Labor Day: What Does it Mean to Honor Workers?

Photo Credit: Logofag, flickr

Photo Credit: Logofag, flickr

Today, the U.S. and Canada celebrate Labor Day, honoring work and workers. In a time of corporate mergers, layoffs, and budget cuts, what does it mean to honor workers? In the U.S., the unemployment rate remains at 6.2% with many of the unemployed and their families suffering as a result. Furthermore, the workers who remain employed after layoffs are expected to do twice as much work, and they and their families suffer from overwork, stress, and lack of time together.

In the U.S., the first celebration of Labor Day was held in 1882 in New York City, organized by the Central Labor Union. In Canada, Labor Day can be traced back even further to when Toronto Typographers went on strike to advocate for a 9-hour workday in 1872. Religious leaders, both nationally and internationally, recognizing the sanctity of labor, joined labor leaders in calling for justice for workers. Pope Leo XIII, for example, issued Rerum Novarum (On the Condition of Labor) in 1891, building a biblical foundation for the dignity of the worker.

One example of what it means to honor workers in this time and place has emerged from the Market Basket case. In June, the Market Basket supermarket chain, embroiled in conflict among the family-member owners, fired popular CEO Arthur T. Demoulas. Events subsequently unfolded which belied the conventional corporate wisdom of maximizing shareholder wealth at all costs. Market Basket employees, loyal to “Arthur T.” because of his fair and respectful treatment of workers, walked out. With no union, they organized a strike throughout the chain, also enrolling loyal customers in their cause. After two months of low sales and food spoiling on the shelves, a deal was reached last week in which “Arthur T.” would buy out the rest of the business for $1.5 billion. By Friday, stores had reopened and workers and customers alike celebrated their victory. Market Basket, known for its quality food at economical prices and for its boss who honored the dignity of workers, was back in business.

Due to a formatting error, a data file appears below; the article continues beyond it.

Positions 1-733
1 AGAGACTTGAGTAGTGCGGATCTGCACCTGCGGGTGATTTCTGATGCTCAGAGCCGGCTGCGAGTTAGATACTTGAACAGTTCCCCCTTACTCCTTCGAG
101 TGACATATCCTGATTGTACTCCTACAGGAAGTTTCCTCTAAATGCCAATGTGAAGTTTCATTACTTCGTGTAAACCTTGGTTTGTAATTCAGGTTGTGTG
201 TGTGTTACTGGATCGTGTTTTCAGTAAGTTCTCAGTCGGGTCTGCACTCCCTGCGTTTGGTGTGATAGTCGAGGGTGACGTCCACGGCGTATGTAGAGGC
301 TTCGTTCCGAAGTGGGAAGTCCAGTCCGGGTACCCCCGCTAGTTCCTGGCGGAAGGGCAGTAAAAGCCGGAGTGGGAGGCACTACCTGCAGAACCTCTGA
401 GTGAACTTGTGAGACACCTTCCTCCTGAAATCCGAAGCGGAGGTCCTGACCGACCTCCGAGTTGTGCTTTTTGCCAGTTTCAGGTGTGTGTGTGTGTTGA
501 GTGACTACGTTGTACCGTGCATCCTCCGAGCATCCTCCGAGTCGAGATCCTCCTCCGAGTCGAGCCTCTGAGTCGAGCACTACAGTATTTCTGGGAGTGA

Today is a Labor Day for Market Basket owners, employees, and customers to remember, a Labor Day which has special meaning because of how the employees stood up for the boss who treated them well, and won. In a world whose pressures make it difficult for bosses to walk the path which Arthur T. Demoulas walked and for employees to walk the path which Market Basket employees walked, an innovative boss and imaginative employees blazed a trail. May their courage inspire other companies to find authentic ways to honor work and workers that reflect their own unique mission and values.

6 Responses to “Labor Day: What Does it Mean to Honor Workers?”

  1. 1 quakerlight September 2, 2014 at 4:08 pm

    I sat in my living room window this Labor Day, in my pajamas at noon, relishing my “day off” of my job in hospital ministry. I saw walking down my street (because there is no bus service on holidays) two workers in different uniforms – one was Popeye’s Chicken and the other McDonalds. Why is it that a worker with a BA and two Masters degrees like me gets Labor Day off and those who work with their bodies (the intended beneficiaries of Labor Day) do not?

  2. 3 Martha Hopewell September 3, 2014 at 5:25 pm

    Long live Arthur T. and may he prosper! May he, and his loyal workers and customers, continue to be a shining example of decency and fairness in the workplace.

  3. 5 friendmarcelle September 5, 2014 at 6:19 pm

    It’s wonderful to read an inspiring story like this one. Thank you, Margaret!

  4. 6 ellen6014 September 7, 2014 at 1:39 pm

    Margaret, I am a friend of Jim and Denise Lundblade, living here in the Boston area. I enjoy reading your blog very much. I was inspired by the loyalty and actions of the Market Basket employees and wish them all the best going forward. Thanks for writing!

Leave a Reply

Fill in your details below or click an icon to log in: Logo

You are commenting using your account. Log Out / Change )

Twitter picture

You are commenting using your Twitter account. Log Out / Change )

Facebook photo

You are commenting using your Facebook account. Log Out / Change )

Google+ photo

You are commenting using your Google+ account. Log Out / Change )

Connecting to %s

%d bloggers like this: